While the transportation industry is one of the more volatile industries, most experts can offer up a detailed 3-month forecast, an approximate 6-month forecast, and a hypothetical 12-month forecast. What many are saying for the remainder of 2021 and even into 2022 is the annual trends we have long witnessed are no longer valid. The question being pondered is, ‘can there be a peak season if the entire industry is already sitting in critical status?” The economy has the throttle set too high in nearly every industry and they all need freight moved. For months we have witnessed a surge in shipping that has remained at the highest level and that surge is expected to remain through all of summer, the fall, and into 2022. If the surge never subsides, how can one measure the peak seasons?
- Chinese New Year:
The annual holiday for many Asian countries will come later than it usually does, but even in times for Covid-19 it will have a major impact on manufacturing and production. Any supply chain that includes countries celebrating Chinese New Year will experience a shutdown of some kind during this period. The holiday officially runs from February 11th to February 26th this year. Shutdowns begin a week before the two-week long holiday and production will return to current levels by the end of February.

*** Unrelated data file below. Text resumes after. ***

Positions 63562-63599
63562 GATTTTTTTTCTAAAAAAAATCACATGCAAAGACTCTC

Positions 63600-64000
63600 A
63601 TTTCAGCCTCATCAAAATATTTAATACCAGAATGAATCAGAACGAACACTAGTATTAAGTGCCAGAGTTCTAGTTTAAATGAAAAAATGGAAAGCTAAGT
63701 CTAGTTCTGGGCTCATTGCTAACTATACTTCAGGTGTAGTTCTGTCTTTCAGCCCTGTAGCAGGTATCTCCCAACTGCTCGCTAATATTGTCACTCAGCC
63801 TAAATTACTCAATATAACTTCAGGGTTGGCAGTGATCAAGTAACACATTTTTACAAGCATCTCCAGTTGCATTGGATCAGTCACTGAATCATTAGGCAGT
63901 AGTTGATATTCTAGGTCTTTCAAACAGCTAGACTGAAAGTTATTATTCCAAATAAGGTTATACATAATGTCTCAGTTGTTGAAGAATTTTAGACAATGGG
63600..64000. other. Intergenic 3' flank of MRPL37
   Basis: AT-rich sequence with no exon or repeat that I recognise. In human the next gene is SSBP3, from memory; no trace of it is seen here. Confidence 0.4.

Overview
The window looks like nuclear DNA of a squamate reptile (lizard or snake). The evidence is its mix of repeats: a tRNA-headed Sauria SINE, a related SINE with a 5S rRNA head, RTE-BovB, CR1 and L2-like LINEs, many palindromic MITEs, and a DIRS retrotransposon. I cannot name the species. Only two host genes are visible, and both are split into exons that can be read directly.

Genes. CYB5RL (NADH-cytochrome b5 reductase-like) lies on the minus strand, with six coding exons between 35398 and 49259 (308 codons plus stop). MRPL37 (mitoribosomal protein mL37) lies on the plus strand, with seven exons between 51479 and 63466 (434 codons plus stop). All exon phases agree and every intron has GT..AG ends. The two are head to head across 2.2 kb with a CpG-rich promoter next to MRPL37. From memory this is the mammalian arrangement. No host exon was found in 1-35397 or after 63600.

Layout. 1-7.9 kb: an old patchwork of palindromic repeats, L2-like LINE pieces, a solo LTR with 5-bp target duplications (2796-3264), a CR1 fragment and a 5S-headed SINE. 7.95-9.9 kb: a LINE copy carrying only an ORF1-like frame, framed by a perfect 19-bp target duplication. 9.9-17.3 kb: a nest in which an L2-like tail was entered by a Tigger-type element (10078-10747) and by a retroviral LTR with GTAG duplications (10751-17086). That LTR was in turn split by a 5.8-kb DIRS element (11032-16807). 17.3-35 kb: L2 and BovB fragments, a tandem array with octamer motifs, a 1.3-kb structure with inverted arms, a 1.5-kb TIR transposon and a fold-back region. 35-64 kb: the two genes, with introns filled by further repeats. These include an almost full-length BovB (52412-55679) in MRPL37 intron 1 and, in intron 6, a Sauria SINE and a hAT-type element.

With 2021 right around the corner, most shippers are still fully-engaged in trying to finish out 2020’s shipping needs as efficiently and cost-effectively as possible. Everyone has done the best they can weathering the freight storm of 2020, but many are wondering if 2021 will bring that much relief or be as volatile as the past 10 months. We at M&A don’t have a crystal ball telling us exactly what 2021 will bring, but we do have a fair forecast of what to look out for in the next year.
Beyond almost every prediction, COVID cases continue to rise as we enter late November, further hindering the economic recovery and reprieve that the logistics industry desperately needs. Even though the economy is trending upward, most companies are still reeling from supply chain disruptions. The coming of Peak Season likely brings a demand increase as much as 50% compared to 2019, which will result in increased rates and transit.